And maybe a lollipop, too.

That would be nice.

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Lead photo source: Thinkstock Images


This Is What Chronic Pain Looks Like

This picture is of me waiting at urgent care. I am in my scrubs because I just got off work.

black and white photo of woman in a medical office

I got mistaken for a nurse by a doctor who was wanting to know where the lab is located. I had no clue because I am not a nurse in this facility. He had no idea I was in pain or even a patient.

This is what people with chronic pain look like. They look like everyday people with jobs and families.

We have become so accustomed to hiding the pain that we are able to fool everyone around us.

I got up this morning put my son on the bus for school, hung out with my toddler, went to work, and now I sit in a crowded urgent care waiting to be seen because my pain is becoming unbearable today. I have pain most days, every day. Today it lingered, today it’s winning.

No one noticed that I was in pain. I put on a smile and went about my day.

When I registered at urgent care and the nurse asked why I was being seen I cringed.

I said softly, “Back pain.” I could feel the cold judgment pouring out of her eyes. Did she think I was a drug seeker, attention seeker, or looking just to get a work excuse? She can’t see the rods that are fused to my spine, or the weak joints from living with Marfan syndrome. She didn’t know that every day I am taking the max amounts of ibuprofen and Tylenol. She doesn’t know that I have spoken to my doctor about the pain and she shrugs it off saying if it gets worse we will send you physical therapy. She doesn’t know my doctor hasn’t taken more then three minutes to discuss my chronic pain. She doesn’t know that a part of me is terrified to go seek help for pain because I am afraid it will be ignored, or even belittled. It has before.

Chronic pain has its claws latched into me. I will always have this pain. But As much as I can push through it, I will. Chronic pain hides behind a smile. Chronic pain is not going to steal my days. I will keep on pushing, fighting, and living.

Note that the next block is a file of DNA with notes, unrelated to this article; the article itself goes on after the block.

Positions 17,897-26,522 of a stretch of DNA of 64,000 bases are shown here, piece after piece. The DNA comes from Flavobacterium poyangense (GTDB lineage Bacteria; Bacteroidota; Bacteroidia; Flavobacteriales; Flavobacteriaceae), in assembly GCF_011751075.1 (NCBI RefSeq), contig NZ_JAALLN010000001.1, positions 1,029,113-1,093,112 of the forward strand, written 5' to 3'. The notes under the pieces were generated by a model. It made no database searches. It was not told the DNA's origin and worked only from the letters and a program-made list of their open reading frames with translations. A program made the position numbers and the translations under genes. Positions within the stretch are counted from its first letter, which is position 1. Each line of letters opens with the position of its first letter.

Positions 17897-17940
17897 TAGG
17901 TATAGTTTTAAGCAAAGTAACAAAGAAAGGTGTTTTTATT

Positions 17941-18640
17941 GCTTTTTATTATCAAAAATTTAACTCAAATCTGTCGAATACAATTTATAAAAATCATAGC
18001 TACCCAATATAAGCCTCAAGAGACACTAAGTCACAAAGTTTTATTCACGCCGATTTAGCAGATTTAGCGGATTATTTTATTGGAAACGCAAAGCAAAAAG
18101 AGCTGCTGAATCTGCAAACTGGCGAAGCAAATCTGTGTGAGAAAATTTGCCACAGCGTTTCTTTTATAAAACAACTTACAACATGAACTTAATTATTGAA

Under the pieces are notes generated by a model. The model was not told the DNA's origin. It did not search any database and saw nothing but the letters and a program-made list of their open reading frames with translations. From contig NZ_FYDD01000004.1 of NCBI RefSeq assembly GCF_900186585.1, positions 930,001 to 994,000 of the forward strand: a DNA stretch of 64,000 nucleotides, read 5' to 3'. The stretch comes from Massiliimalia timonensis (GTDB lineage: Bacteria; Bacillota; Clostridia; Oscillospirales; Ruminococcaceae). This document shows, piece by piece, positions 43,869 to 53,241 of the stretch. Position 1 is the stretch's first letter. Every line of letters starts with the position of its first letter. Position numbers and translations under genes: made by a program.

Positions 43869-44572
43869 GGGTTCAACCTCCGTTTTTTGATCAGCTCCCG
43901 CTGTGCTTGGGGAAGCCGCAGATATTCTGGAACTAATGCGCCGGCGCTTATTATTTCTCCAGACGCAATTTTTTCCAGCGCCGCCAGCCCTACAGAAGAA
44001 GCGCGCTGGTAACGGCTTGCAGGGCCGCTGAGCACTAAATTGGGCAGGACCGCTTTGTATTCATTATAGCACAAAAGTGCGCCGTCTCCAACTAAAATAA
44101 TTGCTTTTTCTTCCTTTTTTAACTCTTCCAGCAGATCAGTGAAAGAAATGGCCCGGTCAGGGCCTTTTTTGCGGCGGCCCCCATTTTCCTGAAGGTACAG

Some days are better then others. Some days I have to give in. I have to let the pain win.

Chronic pain might be invisible to the world around us, but it’s real. It’s a constant battle.

girl in long gown performing on stage

If Life With Chronic Pain Was a Musical

I hadn’t slept in a week, I was weak, I was awake…

Wait… I didn’t write those words.* Shoot.

If my life was a musical, I would be stuck in the part about three-fifths of the way through when the main character is feeling overwhelmed and hopeless. Usually, a song is sung to mark this moment, and intermission takes place right after. Then you pee, eat your candy, down a plastic cup of wine, and the musical kicks up again with a much more upbeat song so that everyone doesn’t go home depressed.**

The problem is that life is not a musical, in spite of all my efforts. Instead of us trying, being knocked down once, and giving it just one more go before succeeding brilliantly, we get knocked down over and over and over again until we are sick of picking ourselves back up. Real life also lacks a killer score and impromptu dance numbers. I guess we can’t have it all.

You could be like me and cushion this blow by listening to every soundtrack you can get your hands on and spending any extra money you may have on theater tickets. Nevertheless, like all distractions from our problems, the show ends, the lights go up, and you’re pushed back into the real world in less than three hours.

I think I may have figured out the secret, though, to this whole chronic pain debacle. This point in the musical when the lead is at rock bottom is typically when the best song is sung. This is when things really get good, and frankly, it’s the only reason the musical is even worth seeing.